Referring indirectly to Mr. Baruch’s declaration last Friday that only would-be violators wanted a veto right, Mr. Gromyko said such statements were “light-minded.” And he said his attitude did not involve only the matter of wording but the substance of the proposition. The veto clause in the report, he said, should be removed.

Mr. Gromyko agreed, however, that “it is indisputable that control organs and organs of inspection should carry out their control and inspection functions, acting on the basis of their own rules, which should provide for the adoption of decisions by majority in appropriate cases.” This elimination of veto over day-to-day operations had been indorsed by Soviet Foreign Minister Viacheslav M. Molotov during the recent Assembly debates.

Concluding, Mr. Gromyko said the Soviet government “proposes to consider the proposals of the United States representative, submitted on Dec. 5, 1946, concerning the control of atomic energy item by item, in order to include absolutely necessary corrections, and to proceed without delay with preparation of the international convention on the prohibition of the production and use of atomic and other major weapons adaptable to mass destruction, having in mind the draft convention submitted by the Soviet government on June 19, 1946.

Mr. Baruch tersely moved adoption of the draft report forwarded by the Working Committee, a document which had left the veto issue for full commission decision although approving all the other clauses. Australia and Brazil backed him up. Canada, though General Andrew G.L. McNaughton, who had worked hard for tactical as well as fundemental harmony, agreed, holding the present veto clauses represented the greatest possible measure of agreement.

Sir Alexander Cadogan, of Great Britain, regretted that the Soviet Union opposed even the principle of banning veto protection for violators, and therefore he supported the present report. Alexander Parodi, of France, stressed the achievements embodied in the report.

At 1:02 p.m., Mr. Gromyko said: “Mr. Chairman, it is obvious from my statement that I did not make any proposal to take a vote on my statement in this meeting.” China backed the present report. The Netherlands made one more effort to spotlight the area of agreement, suggesting the veto clauses be voted on separately, but then Beelaerts Van Blokland, Dutch representative, decided not to press this idea. Ambassador Oscar Lange, of Poland, expressed dismay at Big Five discord, and hoped for more conciliation.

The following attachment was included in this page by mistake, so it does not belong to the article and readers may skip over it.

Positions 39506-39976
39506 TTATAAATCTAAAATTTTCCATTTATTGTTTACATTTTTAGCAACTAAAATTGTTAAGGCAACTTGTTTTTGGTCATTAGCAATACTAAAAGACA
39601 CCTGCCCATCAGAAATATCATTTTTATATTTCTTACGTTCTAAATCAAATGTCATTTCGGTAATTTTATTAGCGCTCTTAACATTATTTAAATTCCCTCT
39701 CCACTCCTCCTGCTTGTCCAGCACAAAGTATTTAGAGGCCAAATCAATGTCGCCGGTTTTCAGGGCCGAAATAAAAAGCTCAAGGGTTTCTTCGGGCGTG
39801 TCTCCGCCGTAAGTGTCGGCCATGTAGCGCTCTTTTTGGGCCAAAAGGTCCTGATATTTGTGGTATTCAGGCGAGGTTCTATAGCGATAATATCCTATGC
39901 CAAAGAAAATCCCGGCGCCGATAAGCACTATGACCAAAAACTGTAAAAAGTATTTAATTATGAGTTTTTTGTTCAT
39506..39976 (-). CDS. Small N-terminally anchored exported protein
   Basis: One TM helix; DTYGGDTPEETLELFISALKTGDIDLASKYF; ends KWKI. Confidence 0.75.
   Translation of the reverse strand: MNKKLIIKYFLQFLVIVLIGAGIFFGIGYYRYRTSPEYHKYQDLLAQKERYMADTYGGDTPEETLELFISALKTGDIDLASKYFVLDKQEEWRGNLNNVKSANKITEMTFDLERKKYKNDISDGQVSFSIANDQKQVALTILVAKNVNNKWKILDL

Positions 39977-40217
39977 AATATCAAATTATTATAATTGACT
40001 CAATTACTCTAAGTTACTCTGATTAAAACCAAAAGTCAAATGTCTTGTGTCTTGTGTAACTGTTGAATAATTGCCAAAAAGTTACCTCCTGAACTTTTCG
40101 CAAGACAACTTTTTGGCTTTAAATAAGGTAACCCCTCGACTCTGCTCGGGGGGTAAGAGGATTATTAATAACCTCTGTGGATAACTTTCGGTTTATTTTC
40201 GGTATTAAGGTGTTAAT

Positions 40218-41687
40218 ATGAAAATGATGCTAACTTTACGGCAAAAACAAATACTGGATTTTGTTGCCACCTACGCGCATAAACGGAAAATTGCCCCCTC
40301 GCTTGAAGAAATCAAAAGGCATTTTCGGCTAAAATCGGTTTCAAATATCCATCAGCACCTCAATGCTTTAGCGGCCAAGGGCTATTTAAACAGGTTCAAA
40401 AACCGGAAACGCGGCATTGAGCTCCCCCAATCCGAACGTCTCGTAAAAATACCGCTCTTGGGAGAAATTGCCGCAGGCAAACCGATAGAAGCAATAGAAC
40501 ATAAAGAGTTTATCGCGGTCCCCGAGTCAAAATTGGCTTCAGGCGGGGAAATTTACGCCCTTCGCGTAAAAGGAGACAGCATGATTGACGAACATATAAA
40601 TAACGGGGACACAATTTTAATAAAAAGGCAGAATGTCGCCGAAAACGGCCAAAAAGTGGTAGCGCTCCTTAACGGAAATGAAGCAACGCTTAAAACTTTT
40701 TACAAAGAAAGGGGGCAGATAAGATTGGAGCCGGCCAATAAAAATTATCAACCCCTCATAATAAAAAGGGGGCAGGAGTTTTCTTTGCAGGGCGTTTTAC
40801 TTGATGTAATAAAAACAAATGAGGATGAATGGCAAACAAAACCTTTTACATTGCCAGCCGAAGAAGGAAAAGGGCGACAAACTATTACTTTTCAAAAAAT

The delegates took an hour out for lunch. When they convened Ambassador Lange suggested the chairman, in transmitting the report to the Security Council, might note reservations of some delegations, which could be conveyed to him by letter. Then he said Poland would abstain, because it felt some passages did not meet an essential requirement of Big Five agreement, but because it also recognized that “great work” had been done on basic issues.

Thus, the vote took place, at 3:27 p.m., on this motion by Mr. Baruch: “The Atomic Energy Commission resolves that the draft report (Document AEC/18) as forwarded to this commission by the Working Committee be adopted as the report of this commission to be submitted to the Security Council by 31 December, 1946.”

Today’s action was a triumph for the American plan, for its principles were those Mr. Baruch had battled for through months of political dispute and then the more productive stages of fact-finding.